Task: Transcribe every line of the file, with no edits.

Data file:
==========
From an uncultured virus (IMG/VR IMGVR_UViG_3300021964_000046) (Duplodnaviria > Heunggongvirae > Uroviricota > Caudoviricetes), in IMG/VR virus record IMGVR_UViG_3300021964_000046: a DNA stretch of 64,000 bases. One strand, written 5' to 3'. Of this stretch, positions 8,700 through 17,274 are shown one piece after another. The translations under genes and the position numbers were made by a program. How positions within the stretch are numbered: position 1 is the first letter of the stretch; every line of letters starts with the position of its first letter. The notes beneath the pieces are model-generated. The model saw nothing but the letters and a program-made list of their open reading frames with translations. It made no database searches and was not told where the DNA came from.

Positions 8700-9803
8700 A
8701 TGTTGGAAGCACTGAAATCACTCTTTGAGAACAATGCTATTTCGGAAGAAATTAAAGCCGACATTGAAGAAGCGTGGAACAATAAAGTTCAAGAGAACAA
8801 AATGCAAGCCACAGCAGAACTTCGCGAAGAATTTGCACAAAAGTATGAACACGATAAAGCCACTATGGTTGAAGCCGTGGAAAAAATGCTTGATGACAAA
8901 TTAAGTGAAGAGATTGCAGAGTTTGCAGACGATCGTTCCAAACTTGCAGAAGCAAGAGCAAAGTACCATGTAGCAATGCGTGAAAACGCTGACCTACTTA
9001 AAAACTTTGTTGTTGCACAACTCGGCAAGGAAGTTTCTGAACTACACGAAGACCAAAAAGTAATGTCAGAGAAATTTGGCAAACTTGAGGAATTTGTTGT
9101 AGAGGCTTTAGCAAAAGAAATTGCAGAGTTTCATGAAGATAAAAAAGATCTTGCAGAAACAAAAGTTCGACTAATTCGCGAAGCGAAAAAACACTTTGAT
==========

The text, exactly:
From an uncultured virus (IMG/VR IMGVR_UViG_3300021964_000046) (Duplodnaviria > Heunggongvirae > Uroviricota > Caudoviricetes), in IMG/VR virus record IMGVR_UViG_3300021964_000046: a DNA stretch of 64,000 bases. One strand, written 5' to 3'. Of this stretch, positions 8,700 through 17,274 are shown one piece after another. The translations under genes and the position numbers were made by a program. How positions within the stretch are numbered: position 1 is the first letter of the stretch; every line of letters starts with the position of its first letter. The notes beneath the pieces are model-generated. The model saw nothing but the letters and a program-made list of their open reading frames with translations. It made no database searches and was not told where the DNA came from.

Positions 8700-9803
8700 A
8701 TGTTGGAAGCACTGAAATCACTCTTTGAGAACAATGCTATTTCGGAAGAAATTAAAGCCGACATTGAAGAAGCGTGGAACAATAAAGTTCAAGAGAACAA
8801 AATGCAAGCCACAGCAGAACTTCGCGAAGAATTTGCACAAAAGTATGAACACGATAAAGCCACTATGGTTGAAGCCGTGGAAAAAATGCTTGATGACAAA
8901 TTAAGTGAAGAGATTGCAGAGTTTGCAGACGATCGTTCCAAACTTGCAGAAGCAAGAGCAAAGTACCATGTAGCAATGCGTGAAAACGCTGACCTACTTA
9001 AAAACTTTGTTGTTGCACAACTCGGCAAGGAAGTTTCTGAACTACACGAAGACCAAAAAGTAATGTCAGAGAAATTTGGCAAACTTGAGGAATTTGTTGT
9101 AGAGGCTTTAGCAAAAGAAATTGCAGAGTTTCATGAAGATAAAAAAGATCTTGCAGAAACAAAAGTTCGACTAATTCGCGAAGCGAAAAAACACTTTGAT